Another, much bigger, problem is that Malal represents an aspect of Chaos which can all too easily be seen as outright heroic. There's room for heroes on every side of each setting, even among the most unlikely groups like the Dark Eldar and Skaven Clans, but every side needs a deep shade of black. In Malal's case, the fact his whole purpose seems to be to thwart Chaos itself just seems too heroic. While he might be a dark god, it's a goal which aligns far too closely with the likes of the High Elves or Witch Hunters. This is a problem which was exemplified by the comic, where all too often Kaleb happily joined forces with the Empire to defeat his foes, turning him into your common or garden hero with dark powers.
Even with all of the above problems in mind however (and i'm sticking to the big ones here to save on space) there's still one which thoroughly undermines Malal's very role within Chaos: His meaning. Say what you will about the other four powers, but each is distinct from one another, each opposes one another equally and you can see the role they play as a cornerstone within the Ruinous Powers. This is largely thanks to how they link into some primal force or another, from change to decay to euphoria and bloodshed. These are very grey subjects, dark ones once again but with streaks of positive elements such as Khorne's martial honour or how Tzeentch's core emotional force is thought to be hope. Destruction though? While that is certainly a primal force, it lacks some of the flexibility of other subjects here. Destruction and anarchy are simply that, a neutral force driven by the will of the person behind it, and there's little room for variation here. It proves to be remarkably shallow and, to make matters worse, too many distinct traits cross over with other gods. As such, rather than being a power unto himself, Malal can just seem like a tacked on addition.
So, with all that in mind, why do players still keep bringing up Malal?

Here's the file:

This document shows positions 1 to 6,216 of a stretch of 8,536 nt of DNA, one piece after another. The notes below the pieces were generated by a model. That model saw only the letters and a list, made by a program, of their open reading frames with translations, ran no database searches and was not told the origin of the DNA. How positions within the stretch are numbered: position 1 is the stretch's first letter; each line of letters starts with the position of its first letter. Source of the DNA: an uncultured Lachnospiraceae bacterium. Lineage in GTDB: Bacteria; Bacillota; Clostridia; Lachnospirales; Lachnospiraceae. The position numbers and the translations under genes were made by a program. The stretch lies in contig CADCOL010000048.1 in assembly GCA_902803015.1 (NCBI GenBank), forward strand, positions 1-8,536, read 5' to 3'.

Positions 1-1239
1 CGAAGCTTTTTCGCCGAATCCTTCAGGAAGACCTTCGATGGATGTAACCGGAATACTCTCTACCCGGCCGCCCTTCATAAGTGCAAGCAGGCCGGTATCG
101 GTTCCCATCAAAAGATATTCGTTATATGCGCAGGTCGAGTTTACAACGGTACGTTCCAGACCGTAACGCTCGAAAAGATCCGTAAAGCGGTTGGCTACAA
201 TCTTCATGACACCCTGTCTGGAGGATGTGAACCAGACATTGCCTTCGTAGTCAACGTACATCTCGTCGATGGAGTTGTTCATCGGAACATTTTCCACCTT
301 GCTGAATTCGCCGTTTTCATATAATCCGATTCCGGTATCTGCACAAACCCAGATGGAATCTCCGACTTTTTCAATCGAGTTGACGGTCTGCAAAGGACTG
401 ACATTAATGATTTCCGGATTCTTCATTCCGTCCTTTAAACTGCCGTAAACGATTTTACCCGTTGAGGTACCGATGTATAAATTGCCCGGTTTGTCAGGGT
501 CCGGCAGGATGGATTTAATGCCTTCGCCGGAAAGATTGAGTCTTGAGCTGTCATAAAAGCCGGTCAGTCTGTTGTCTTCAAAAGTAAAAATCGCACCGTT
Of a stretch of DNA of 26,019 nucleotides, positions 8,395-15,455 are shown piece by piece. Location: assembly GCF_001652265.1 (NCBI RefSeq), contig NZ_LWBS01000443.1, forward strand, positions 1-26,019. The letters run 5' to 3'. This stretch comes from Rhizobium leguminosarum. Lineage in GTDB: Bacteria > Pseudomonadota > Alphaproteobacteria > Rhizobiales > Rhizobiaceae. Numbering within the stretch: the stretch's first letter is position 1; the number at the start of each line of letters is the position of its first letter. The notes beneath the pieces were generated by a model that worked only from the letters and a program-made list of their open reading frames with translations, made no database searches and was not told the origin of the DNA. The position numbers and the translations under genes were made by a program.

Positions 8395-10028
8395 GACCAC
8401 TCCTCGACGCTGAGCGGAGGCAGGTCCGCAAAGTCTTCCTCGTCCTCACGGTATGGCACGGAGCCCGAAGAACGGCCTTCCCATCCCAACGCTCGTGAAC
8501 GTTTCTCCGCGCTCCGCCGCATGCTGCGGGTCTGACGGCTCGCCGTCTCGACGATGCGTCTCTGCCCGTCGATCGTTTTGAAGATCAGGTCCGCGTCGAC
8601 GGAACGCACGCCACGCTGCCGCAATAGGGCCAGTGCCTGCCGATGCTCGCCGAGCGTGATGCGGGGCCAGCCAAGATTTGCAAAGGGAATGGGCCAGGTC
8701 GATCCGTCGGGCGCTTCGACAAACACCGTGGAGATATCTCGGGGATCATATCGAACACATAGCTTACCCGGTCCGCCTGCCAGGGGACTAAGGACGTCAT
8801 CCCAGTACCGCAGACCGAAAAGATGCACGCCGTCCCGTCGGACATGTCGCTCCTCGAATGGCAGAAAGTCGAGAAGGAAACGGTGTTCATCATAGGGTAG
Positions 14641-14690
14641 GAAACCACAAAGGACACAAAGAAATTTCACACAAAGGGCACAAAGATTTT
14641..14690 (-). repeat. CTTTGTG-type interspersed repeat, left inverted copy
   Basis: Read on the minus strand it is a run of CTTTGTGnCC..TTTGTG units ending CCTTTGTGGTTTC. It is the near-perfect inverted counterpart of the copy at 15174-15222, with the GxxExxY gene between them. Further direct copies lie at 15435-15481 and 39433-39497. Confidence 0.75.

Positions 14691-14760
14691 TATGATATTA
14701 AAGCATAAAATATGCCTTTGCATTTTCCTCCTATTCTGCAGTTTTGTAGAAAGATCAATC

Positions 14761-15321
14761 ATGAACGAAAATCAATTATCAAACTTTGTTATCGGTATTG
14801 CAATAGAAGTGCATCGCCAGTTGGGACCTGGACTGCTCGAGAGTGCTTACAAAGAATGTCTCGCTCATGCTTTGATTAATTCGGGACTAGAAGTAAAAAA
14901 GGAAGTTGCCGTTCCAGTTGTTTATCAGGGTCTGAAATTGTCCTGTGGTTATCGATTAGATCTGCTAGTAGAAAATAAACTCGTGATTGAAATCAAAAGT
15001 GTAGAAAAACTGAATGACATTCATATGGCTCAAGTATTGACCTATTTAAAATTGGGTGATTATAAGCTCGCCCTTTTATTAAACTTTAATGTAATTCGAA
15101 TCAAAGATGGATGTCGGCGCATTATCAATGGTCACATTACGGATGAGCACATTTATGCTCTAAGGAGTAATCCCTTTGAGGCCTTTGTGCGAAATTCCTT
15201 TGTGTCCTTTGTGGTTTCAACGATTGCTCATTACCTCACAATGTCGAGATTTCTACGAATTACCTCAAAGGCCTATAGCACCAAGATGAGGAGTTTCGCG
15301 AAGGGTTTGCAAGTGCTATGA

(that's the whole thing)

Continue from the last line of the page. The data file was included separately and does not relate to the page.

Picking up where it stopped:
The most obvious of these is the simple fact that he was removed from the canon. The odd sudden disappearance of certain factions and elements can drive fandoms crazy. It leaves those hungering to know more about the lore desperate to hunt down every shred of info they can. If something so massive as a Chaos god or faction is removed from the game, it will stick in their mind. Upon discovering it, upon learning that the universe is that much bigger than they first realised, it will help to stay in their minds.
Chaos Dwarfs and Zoats continued to be talked about among groups of of lore obsessed fans, thanks largely to the sheer impact they should have had upon the world. Hell, if you want the quintessential example of how this can help an army live in infamy, just look at the Squats. Unpopular and relatively ignored (to the point where Games Workshop employees even called them out of place in the setting), their time in Warhammer 40,000 was hardly glorious, and they were seen as unremarkable creations. Yet after being hit with the retcon hammer so hard that their own creators refused to acknowledge their existence, they actually grew in popularity. This really is that one spark of a fan thinking "I wonder what they're trying to hide from us?" driving them to look into older ideas.
However, unlike the Squats or Zoats, Malal was not something willingly removed from the canon. It was merely an idea authors were barred from using again, against their own will. As such, Games Workshop and other writers kept trying to find ways to sneak him into the game. Ignoring the other efforts to directly replace him for the moment, many armybooks or codices kept giving the dark god shout-outs or even trying to insert him purely by altering his name. Perhaps the most famous of these examples was during the late Third Edition, with the introduction of the Sons of Malice and the Dreadaxe. The former were effectively a warband dedicated to Malal (now called Malice), driven by betrayal and famous for their viciousness while combating Chaos warriors. The latter, meanwhile, was Kaleb's infamous weapon. These hints didn't stop there either, and every new Edition brings with it some subtle hint or another. Even the Forge World books are hardly immune from the odd shout out:
The fact Games Workshop writers kept drawing attention to this forbidden god allowed Malal to retain the attraction of a major retconned faction, but kept it in general awareness.